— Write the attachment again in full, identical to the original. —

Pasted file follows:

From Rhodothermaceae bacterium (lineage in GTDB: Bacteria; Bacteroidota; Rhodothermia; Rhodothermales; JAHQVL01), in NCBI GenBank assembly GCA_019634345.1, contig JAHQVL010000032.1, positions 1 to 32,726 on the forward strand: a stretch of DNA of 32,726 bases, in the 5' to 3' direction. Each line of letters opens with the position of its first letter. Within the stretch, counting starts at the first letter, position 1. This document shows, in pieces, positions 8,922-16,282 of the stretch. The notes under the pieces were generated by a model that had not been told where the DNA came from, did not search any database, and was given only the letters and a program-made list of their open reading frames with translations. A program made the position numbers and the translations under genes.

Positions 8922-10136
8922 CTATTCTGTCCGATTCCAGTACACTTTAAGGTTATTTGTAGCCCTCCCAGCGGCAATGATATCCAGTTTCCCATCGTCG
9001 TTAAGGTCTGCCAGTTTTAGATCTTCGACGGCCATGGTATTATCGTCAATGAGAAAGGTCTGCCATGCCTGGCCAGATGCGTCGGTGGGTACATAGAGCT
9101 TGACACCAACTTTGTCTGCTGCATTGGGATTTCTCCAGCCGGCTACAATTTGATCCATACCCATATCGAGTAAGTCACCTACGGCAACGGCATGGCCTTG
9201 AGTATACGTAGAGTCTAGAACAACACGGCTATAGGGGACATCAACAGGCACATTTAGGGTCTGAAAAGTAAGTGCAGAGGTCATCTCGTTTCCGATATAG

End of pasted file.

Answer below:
From Rhodothermaceae bacterium (lineage in GTDB: Bacteria; Bacteroidota; Rhodothermia; Rhodothermales; JAHQVL01), in NCBI GenBank assembly GCA_019634345.1, contig JAHQVL010000032.1, positions 1 to 32,726 on the forward strand: a stretch of DNA of 32,726 bases, in the 5' to 3' direction. Each line of letters opens with the position of its first letter. Within the stretch, counting starts at the first letter, position 1. This document shows, in pieces, positions 8,922-16,282 of the stretch. The notes under the pieces were generated by a model that had not been told where the DNA came from, did not search any database, and was given only the letters and a program-made list of their open reading frames with translations. A program made the position numbers and the translations under genes.

Positions 8922-10136
8922 CTATTCTGTCCGATTCCAGTACACTTTAAGGTTATTTGTAGCCCTCCCAGCGGCAATGATATCCAGTTTCCCATCGTCG
9001 TTAAGGTCTGCCAGTTTTAGATCTTCGACGGCCATGGTATTATCGTCAATGAGAAAGGTCTGCCATGCCTGGCCAGATGCGTCGGTGGGTACATAGAGCT
9101 TGACACCAACTTTGTCTGCTGCATTGGGATTTCTCCAGCCGGCTACAATTTGATCCATACCCATATCGAGTAAGTCACCTACGGCAACGGCATGGCCTTG
9201 AGTATACGTAGAGTCTAGAACAACACGGCTATAGGGGACATCAACAGGCACATTTAGGGTCTGAAAAGTAAGTGCAGAGGTCATCTCGTTTCCGATATAG